Monday, May 11, 2020

Mice, Starlink, and of course, Riding

Our home has become a no-kill place for mice. We'll occasionally catch a mouse in one of our traps down in the utility room or in the cabinet under the kitchen sink. I always feel bad that the only solution seemed to be to kill them to rid our home of them. I found a no-kill trap online a month ago and it appears to work really well. I've caught two mice so far. The only improvement I'd like to see with it is an ability for the trap to send a notification to my phone when a mouse has been caught. I doubt there's much of a demand for a feature such as that but I'd pay extra for it. I try and check our traps twice each day.

Our spring season seems slow to get off the ground this year. We've had a smattering of warm days but nothing sustained. It looks like our warmer temps will arrive on Thursday for an extended stay. I made two trips to Gertens this morning to buy some hanging baskets and a few flats of flowers. I had to bring them inside due to one last night of frost warnings for tonight. Tammy and I plan to finish the remainder of our flower shopping on Wednesday. Gertens is typically very crowded no matter what time of day or day of the week we go but not so today. I would estimate 80% of the shoppers were wearing masks along with 100% of the staff. Do masks make a difference? I have to believe they do or caregivers wouldn't be so insistent on wearing them. That's reason enough for me to don one.

Have you seen the Starlink satellites, a broadband project by Elon Musk, flying overhead? They're quite cool to see although I have friends who aren't too fond of them, one of those friends being an astronomer. There are so many of them that they can be a nuisance for astronomers peering into deep space. There are several apps you can use to help determine when the next viewing in your area will be. I use Find Starlink: android and iPhone. The app will tell you where and when to look in the sky and the magnitude of brightness to expect.



Sales from my Etsy site were slow after the 1st of the year and I was expecting them to stay that way due to the downturn in the economy but I was surprised with 6 sales last month. It's about that time of year when I close up shop until next winter. But still, I'm hoping to take advantage of whatever rainy days are in store for us and add to my inventory.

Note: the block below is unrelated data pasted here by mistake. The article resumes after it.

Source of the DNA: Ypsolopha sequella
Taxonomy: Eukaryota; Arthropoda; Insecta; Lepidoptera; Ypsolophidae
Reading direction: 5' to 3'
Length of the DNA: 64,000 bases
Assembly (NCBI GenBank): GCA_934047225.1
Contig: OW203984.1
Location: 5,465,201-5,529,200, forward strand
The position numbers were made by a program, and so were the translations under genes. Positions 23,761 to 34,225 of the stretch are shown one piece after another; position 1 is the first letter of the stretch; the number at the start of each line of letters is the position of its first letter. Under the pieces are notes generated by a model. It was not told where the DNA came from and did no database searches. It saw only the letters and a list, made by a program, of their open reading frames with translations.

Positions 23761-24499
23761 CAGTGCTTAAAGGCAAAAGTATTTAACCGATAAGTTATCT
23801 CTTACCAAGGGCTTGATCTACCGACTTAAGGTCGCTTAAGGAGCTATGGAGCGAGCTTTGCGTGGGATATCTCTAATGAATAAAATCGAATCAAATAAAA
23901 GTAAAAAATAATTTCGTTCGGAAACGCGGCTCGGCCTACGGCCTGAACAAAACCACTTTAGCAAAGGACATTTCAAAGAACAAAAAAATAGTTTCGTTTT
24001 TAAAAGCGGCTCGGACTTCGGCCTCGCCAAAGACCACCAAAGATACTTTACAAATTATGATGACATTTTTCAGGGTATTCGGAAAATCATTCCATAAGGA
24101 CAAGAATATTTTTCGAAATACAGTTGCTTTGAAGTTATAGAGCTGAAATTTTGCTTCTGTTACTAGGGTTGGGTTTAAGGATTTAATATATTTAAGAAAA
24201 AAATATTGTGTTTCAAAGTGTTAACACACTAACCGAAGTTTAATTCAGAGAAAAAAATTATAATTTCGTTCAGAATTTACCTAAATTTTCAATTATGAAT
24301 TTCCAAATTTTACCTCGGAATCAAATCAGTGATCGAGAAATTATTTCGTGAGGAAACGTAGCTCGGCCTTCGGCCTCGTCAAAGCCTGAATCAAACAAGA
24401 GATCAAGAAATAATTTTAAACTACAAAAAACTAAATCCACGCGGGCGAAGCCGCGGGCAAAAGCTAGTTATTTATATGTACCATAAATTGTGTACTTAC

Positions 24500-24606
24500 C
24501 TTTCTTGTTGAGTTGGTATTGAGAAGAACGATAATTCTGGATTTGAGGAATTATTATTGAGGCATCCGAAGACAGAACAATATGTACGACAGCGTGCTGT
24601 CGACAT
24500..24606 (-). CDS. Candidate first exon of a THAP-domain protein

We had 6 deer in our yard well before dusk one night recently. In the mix were triplets that were born last spring, still staying close to their mother. It's crazy the amount of wildlife we have in the suburbs where one would think we'd have forced them from their habitat with our presence. They love to munch on our plants and I really don't mind. I love seeing them.



After 19 years of faithful service, our water heater developed a slow leak and had to be replaced. The repairman who replaced it said the typical life expectancy for a water heater is only 10 years. We're good-to-go again.

I made it down to the trails along the Minnesota River last week for a really fun ride. It had been a few months since I was last there. Most of the floodwaters have receded leaving the trails in very nice condition. I hope to keep making this ride a regular part of my warmer weather riding and not just during the winter.



And one last video—this one from last Saturday's ride out of Northfield. It's our way of keeping our cycling group connected even though we've put our group rides on pause during the pandemic. After analyzing the forecast winds, Bruce drafts up a route for us all to ride; a route that hopefully gives us a tailwind on the return back to Northfield. Some ride the route clockwise while others ride it counterclockwise, giving us a chance to stop for a few minutes when we see another rider and chat a little while keeping our distance. These rides have become one of the highlights of my week.



Stay safe.

That's all I've got.

No comments: